While the examples presented don’t pose much of a threat, it’s easy to think of potentially dire consequences of models with the same technology. Consider a CV analyzer that reads a resume and uses AI to determine if the applicant is suitable for the job. It would undoubtedly be irrational and immoral, and in some places, illegal to disregard the applicant for a programmer position because her name is Jennifer.

Unbalanced classes in training data

Is 90% accuracy good? How about 99% accuracy? If we predict a rare disease that only occurs in 1% of people, a model with 99% accuracy is no better than giving a negative prediction to everyone, completely ignoring the features.

Now, imagine if our model is not detecting diseases but people. By skewing the data toward a group, a model may have issues detecting a misrepresented group or even ignore it entirely. This is what happened to Joy Buolamwini.

In the documentary Coded Bias, MIT computer scientist Joy Buolamwini exposed how many facial recognition systems would not detect her face unless she wore a white mask. The model’s struggles are a clear symptom that the dataset heavily underrepresents some ethnic groups, which is unsurprising, as the datasets used to train these models are highly skewed, as demonstrated by FairFace [1]. The misrepresentation of the group proportions can lead the model to ignore essential features of misrepresented classes.

Racial compositions in face datasets. (Source: FairFace)

While FairFace [1] balanced its dataset among the different ethnicities, it’s easy to see that important datasets in the industry, such as LFWA+, CelebA, COCO, IMDM-Wiki, and VGG2 are composed of about 80% to 90% of white people, this is a distribution that is hard to see even in the whitest of countries [2] and, as demonstrated by FairFace [1], can significantly degrade models performance and generalization.

While facial recognition may allow your friend to unlock your iPhone [3], we may face worse consequences from different datasets. The US judicial system systematically targets African Americans [4]. Suppose we create a dataset of arrested people in the US. In that case, we will skew the data toward African Americans, and a model trained on this data may reflect this bias to classify Black Americans as dangerous. This happened to COMPAS, an AI system to create a risk score of a criminal rescind in crime, exposed by ProPublica in 2016 for systematically targeting black people [5].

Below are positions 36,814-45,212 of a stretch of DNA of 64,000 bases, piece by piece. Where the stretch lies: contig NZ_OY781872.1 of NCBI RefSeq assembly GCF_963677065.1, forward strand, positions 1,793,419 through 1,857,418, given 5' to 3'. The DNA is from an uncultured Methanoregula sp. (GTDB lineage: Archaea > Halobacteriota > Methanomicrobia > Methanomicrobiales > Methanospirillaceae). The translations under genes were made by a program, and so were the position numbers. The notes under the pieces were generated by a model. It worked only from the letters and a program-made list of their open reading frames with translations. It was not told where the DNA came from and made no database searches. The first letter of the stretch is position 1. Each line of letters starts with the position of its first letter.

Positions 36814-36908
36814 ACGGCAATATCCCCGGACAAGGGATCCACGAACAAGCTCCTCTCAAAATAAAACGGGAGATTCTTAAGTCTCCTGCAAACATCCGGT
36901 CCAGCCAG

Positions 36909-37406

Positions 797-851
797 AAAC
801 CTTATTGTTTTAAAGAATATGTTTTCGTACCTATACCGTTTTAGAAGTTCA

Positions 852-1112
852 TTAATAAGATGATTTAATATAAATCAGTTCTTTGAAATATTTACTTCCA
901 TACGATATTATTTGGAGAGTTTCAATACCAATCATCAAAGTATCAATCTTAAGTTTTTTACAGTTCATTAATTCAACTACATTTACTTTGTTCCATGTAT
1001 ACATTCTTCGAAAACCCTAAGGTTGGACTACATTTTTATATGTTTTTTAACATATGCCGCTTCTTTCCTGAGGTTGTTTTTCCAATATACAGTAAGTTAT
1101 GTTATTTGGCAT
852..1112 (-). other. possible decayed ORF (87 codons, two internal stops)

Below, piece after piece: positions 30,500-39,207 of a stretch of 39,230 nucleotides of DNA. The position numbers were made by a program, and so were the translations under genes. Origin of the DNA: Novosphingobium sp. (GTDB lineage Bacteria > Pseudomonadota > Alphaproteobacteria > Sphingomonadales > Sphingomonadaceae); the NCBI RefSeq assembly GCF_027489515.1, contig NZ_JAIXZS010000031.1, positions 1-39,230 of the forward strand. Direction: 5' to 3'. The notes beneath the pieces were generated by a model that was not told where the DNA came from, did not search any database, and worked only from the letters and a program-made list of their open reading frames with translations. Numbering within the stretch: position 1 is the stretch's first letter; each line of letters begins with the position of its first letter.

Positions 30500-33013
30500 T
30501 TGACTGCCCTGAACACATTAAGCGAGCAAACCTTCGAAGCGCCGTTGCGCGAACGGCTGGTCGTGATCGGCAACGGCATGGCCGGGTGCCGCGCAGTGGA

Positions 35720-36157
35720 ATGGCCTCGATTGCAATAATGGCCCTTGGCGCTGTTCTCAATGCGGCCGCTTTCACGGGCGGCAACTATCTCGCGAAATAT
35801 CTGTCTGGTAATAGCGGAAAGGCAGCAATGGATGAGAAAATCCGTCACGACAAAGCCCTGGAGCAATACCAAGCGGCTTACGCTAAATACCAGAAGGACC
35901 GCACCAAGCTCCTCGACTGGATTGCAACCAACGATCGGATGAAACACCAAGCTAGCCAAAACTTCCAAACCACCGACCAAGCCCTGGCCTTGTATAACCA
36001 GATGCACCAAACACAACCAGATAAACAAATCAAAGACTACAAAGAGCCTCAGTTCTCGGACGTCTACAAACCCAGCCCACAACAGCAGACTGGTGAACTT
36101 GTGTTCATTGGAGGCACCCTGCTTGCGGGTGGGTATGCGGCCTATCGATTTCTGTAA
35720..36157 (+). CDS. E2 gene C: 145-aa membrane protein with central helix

Data leakage

In 1896, in the case of Plessy vs. Ferguson, the US solidified racial segregation. In the National Housing Act of 1934, the US federal government would only back neighborhood building projects that were explicitly segregated [6]. This is one of the many reasons why race and address are highly correlated.

Distribution of residency by race of Milwaukee (Source: US Census Bureau)

Consider now an electricity company creating a model to aid bad debt collection. As a data-conscious company, they decided not to include name, gender, or personally identifiable information on their training data and to balance the datasets to avoid bias. They instead aggregate the clients based on their neighborhood. Despite the efforts, the company has also introduced bias.

By using a variable so correlated to race as an address, the model will learn to discriminate against race, as both variables could be interchanged. This is an example of data leakage, where a model indirectly learns to discriminate against undesired features. Navigating a world of systemic prejudice can be challenging; bias will sneak into the data in the most unexpected ways, and we should be overly critical of the variables we include in our model.

Detecting Fairness problems

There is no clear consensus on what fairness means, but there are a few metrics that can help. When designing an ML model to solve a problem, the team must agree on the fairness criteria based on the potential fairness-related issues they may face. Once the criteria are defined, the team should track the appropriate fairness metric during training, testing, validation, and after deployment to detect and address fairness-related problems in the model and address them accordingly. Microsoft offers a great checklist to ensure fairness is prioritized in the project [7]. Consider dividing people into two groups of sensitive attributes A, a group a with some protected attributes, and a group b without those attributes; we may define some fairness metrics as follows: